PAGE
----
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29th Annual Salary Survey: Experience pays

Our 2013 survey finds that the highest salaries in logistics and supply chain management will be earned by those sticking to time-honored values: education, hard work, and company loyalty.
By Patrick Burnson, Executive Editor
April 01, 2013

Critical thinkers needed
For many professionals in the business, the “logistics manager” title is not specific enough to describe the functions that our readers are charged with these days—nor does it outline the scope of responsibilities. Duties ranging from procurement to payroll are often folded into the job description.

“Today, we’re looking for young people who can hit the ground running and create a specialized environment that brings immediate value to logistics and supply chain management in its own space,” says Lynn Failing, vice president of Kimmel & Associates Inc., a national executive search firm specializing in the logistics and supply chain.


Laura Birou, Ph.D, who currently serves on the faculty for the Sustainable Supply Chain Management program at Louisiana Tech University, agrees. “Logistics managers are becoming recognized as diversified corporate leaders in Fortune 500 companies, and we see that filtering down to the smaller enterprises as well,” she says. “We believe that the bottom-line value of these logistics decision-makers will reshape the current structure of many manufacturers and retailers.”

Austerity and diversity

Austerity measures and “doing more with less” continue to inform most companies’ tactical direction, but there’s little doubt that long-term strategic plans will be reliant on attracting a younger and more diverse workforce. According to Rosemary Coates, an educator and president of Blue Silk Consulting in Los Gatos, Calif., women will be playing a much larger role in this industry in the coming decade.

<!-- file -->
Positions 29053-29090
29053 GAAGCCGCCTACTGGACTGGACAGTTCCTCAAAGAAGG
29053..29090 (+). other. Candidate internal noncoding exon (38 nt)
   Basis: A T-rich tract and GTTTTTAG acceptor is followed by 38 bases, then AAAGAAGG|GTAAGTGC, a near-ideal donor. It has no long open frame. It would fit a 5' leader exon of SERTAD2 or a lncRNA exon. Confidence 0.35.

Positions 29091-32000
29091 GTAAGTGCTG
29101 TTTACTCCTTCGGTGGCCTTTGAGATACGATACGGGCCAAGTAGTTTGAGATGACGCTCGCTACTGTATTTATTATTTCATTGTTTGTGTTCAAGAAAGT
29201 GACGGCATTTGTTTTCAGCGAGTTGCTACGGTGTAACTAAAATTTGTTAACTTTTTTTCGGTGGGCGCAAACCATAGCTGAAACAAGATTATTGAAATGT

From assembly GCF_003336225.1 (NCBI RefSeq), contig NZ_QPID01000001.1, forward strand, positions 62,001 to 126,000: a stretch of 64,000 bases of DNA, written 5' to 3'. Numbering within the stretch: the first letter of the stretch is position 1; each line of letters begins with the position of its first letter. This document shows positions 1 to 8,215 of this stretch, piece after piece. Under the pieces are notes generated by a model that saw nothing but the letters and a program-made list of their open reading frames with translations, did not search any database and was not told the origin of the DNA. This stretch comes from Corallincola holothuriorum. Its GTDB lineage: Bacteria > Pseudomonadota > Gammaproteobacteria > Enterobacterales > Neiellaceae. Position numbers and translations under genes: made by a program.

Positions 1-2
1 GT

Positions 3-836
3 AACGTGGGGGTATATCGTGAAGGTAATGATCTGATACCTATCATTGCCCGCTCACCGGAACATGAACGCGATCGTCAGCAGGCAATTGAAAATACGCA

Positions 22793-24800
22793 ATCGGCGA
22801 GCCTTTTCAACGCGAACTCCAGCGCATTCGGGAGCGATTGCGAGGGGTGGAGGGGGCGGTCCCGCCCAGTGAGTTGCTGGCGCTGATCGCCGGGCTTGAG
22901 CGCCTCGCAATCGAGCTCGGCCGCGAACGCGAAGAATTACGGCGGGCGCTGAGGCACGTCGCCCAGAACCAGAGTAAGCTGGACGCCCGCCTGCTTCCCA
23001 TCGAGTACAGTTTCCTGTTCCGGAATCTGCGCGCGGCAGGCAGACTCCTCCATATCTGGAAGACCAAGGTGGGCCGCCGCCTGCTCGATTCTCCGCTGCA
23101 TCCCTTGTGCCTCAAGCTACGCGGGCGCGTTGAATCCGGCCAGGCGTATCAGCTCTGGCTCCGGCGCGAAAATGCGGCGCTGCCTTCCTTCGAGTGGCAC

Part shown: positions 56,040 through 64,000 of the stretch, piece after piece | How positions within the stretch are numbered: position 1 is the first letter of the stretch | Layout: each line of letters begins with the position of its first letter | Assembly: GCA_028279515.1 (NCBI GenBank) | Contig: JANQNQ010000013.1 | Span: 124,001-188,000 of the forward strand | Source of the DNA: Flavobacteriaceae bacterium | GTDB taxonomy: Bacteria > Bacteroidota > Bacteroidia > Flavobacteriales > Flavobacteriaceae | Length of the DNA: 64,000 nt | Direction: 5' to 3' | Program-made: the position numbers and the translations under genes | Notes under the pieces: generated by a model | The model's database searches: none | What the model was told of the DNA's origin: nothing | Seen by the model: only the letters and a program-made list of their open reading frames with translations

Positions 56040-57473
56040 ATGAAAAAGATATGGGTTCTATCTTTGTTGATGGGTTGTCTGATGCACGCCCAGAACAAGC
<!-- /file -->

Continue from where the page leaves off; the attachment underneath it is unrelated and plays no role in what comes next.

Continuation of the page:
“The supply chain and logistics arena is a place where there are a lot of existing problems,” says Coates. “Women are problem-solvers. We have traditionally had to deal with family budgets and evaluating risk and reward in our family lives, so when it comes to bringing value to employers, we can draw from that discipline and experience.”

Amanda Tillman couldn’t agree more. She’s a young carrier specialist with Kaiser Logistics in Milton, Wisc., who says that the “glass ceiling” may soon be athing of the past.

“Trucking is a ‘boy’s world,’” says Tillman, “but once a woman can get her foot through the door, the sky is the limit. While I like working for a family-run business, in five or 10 years, I hope to move up to a higher management level.”

Tillman, who has degrees in marketing and public administration, believes that ongoing education is a must. “You never stop learning when you get into this business,” she says, “and I would recommend logistics management to any young woman seeking a balanced and rewarding career.”

Brenda Gautier, director of operations for MW Logistics, LLC, in North Dallas, Texas, feels Tillman is on the right track. As a “seasoned professional,” she says she helped lay the groundwork for women to enter the senior ranks in logistics and transportation.

“It’s too late for me,” says Gautier, “but I’m glad I was among those willing to ‘fight the fight’ and create opportunities for others. Loyalty is rewarded in this business, and you can create considerable change within the company if you work hard and keep your passion.”

About the Author

Patrick Burnson
Executive Editor

Patrick Burnson is executive editor for Logistics Management and Supply Chain Management Review magazines and web sites. Patrick is a widely-published writer and editor who has spent most of his career covering international trade, global logistics, and supply chain management. He lives and works in San Francisco, providing readers with a Pacific Rim perspective on industry trends and forecasts. You can reach him directly at .(JavaScript must be enabled to view this email address).

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